Archive for May, 2010

Son of Man (2006)

May 24, 2010
If Jesus were alive on Earth today, and if he had been born in an African slum, what kinds of things would he care about? How would the era and culture shape his ministry? Son of Man seeks to explore these questions.
Working with the South African theater group Dimpho di Kopane, director Mark Dornford-May crafts a retelling of the life of Jesus that manages to incorporate many of the most familiar elements of the story, while at the same injecting life into it because of care he takes in grounding the film in a vividly modern setting.
Son of Man begins with the timeless story of the temptation in the desert, then abruptly cuts to a BBC-like report about the fighting between Herode’s militia and the insurgents in the “Afrikan Kingdom of Judea.” This juxtaposition of spiritual and real-world drama becomes a key motif throughout the film, as Jesus is shown giving equal concern to spiritual healing and political action. If anything, Son of Man spends more time on Jesus’ social mission.
We get to know the Jesus in Son of Man first as a child, playing with angels and warning his mother of the Magi’s impending visit. As he grows up, he participates in his native coming-of-age ritual, tells Mary he is leaving, and begins recruiting his disciples, four of whom are women (Simone, Philippa, Thaddea, and Andie).
After the death of Herode, many of Jesus’ followers want to take up arms against the new interim government, but Jesus tells them they will not need weapons to fight this battle. “Unrest is due to poverty, overcrowding and lack of education. We must prove we’re committed to nonviolent change; then negotiations can begin.”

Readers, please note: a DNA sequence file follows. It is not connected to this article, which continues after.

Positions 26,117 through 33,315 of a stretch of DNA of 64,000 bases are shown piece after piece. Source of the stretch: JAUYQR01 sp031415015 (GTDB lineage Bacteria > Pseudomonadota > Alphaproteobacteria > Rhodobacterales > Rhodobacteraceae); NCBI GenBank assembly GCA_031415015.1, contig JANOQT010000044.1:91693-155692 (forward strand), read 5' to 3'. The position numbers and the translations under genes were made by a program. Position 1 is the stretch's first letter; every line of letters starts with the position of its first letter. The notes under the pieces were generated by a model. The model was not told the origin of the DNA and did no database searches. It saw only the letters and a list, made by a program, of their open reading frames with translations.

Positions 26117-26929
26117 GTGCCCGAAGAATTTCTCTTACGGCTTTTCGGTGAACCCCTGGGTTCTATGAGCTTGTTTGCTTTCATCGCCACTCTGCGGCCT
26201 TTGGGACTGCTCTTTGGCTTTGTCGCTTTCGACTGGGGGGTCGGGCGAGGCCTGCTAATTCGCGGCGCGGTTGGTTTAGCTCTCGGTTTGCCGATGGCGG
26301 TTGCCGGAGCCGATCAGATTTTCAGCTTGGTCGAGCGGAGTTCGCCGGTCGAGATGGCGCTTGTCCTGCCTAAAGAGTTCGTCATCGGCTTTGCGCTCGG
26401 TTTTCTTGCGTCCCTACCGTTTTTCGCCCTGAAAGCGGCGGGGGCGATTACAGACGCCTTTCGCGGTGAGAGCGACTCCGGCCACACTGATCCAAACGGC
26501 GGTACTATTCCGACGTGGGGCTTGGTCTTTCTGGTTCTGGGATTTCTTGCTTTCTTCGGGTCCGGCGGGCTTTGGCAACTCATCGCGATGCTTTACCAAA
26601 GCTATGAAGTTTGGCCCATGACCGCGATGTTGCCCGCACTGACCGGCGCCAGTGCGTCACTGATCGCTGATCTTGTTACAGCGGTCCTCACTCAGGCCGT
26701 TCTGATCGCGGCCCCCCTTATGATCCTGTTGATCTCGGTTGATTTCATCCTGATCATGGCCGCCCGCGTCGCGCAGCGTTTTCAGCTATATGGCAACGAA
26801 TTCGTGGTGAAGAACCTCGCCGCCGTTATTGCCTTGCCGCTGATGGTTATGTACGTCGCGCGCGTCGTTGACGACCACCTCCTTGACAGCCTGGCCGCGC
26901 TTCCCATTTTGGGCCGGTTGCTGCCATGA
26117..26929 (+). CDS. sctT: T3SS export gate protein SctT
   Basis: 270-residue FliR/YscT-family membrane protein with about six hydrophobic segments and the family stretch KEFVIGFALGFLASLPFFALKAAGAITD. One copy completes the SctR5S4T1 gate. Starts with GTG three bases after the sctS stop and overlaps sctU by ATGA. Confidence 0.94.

The first of several Biblical miracles in Son of Man occurs at the end of a discourse Jesus gives on social injustice, touching on everything from child slavery in Asia to drug companies’ patenting and selling medicine at prices the poor will never be able to afford. Just as he finishes speaking, a sick boy is lowered through the roof, and Jesus heals him on the spot.
As word of Jesus’ miracles spreads, people in the towns he visits paint street murals commemorating the miraculous events. His increasing popularity, though, also attracts the attention of the interim government leaders, who are eager for an excuse to silence the revolutionary man.
In addition to the strongly visual elements of the film, Son of Man is also a highly musical story, with Mary singing the Magnificat in an operatic voice, the angels breaking into song at the birth of Jesus, and Jesus’ followers letting loose a visceral dirge when they learn of his death.

Evangelical Man Cracks Predestination Code

May 18, 2010
OVERLAND PARK, KS–Ever since he became a Christian at a junior high summer camp, Fred Robertson has wanted to spread the gospel. His evangelism was largely ineffective, though, until after he graduated from college and started a job as an efficiency consultant. For his job, he travels to various factories and advises the managers on the best ways to get the most out of their employees.
“The man-hours wasted every day in the American workplace is staggering,” explains Aaron Dowell, Robertson’s boss.
Since he started working for Dowell, Fred Robertson has learned that while boosting morale and increasing accountability are pathways to increased efficiency, they are not a miracle cure-all. “The approach doesn’t work on everyone,” says Robertson. “Some people just aren’t good workers.”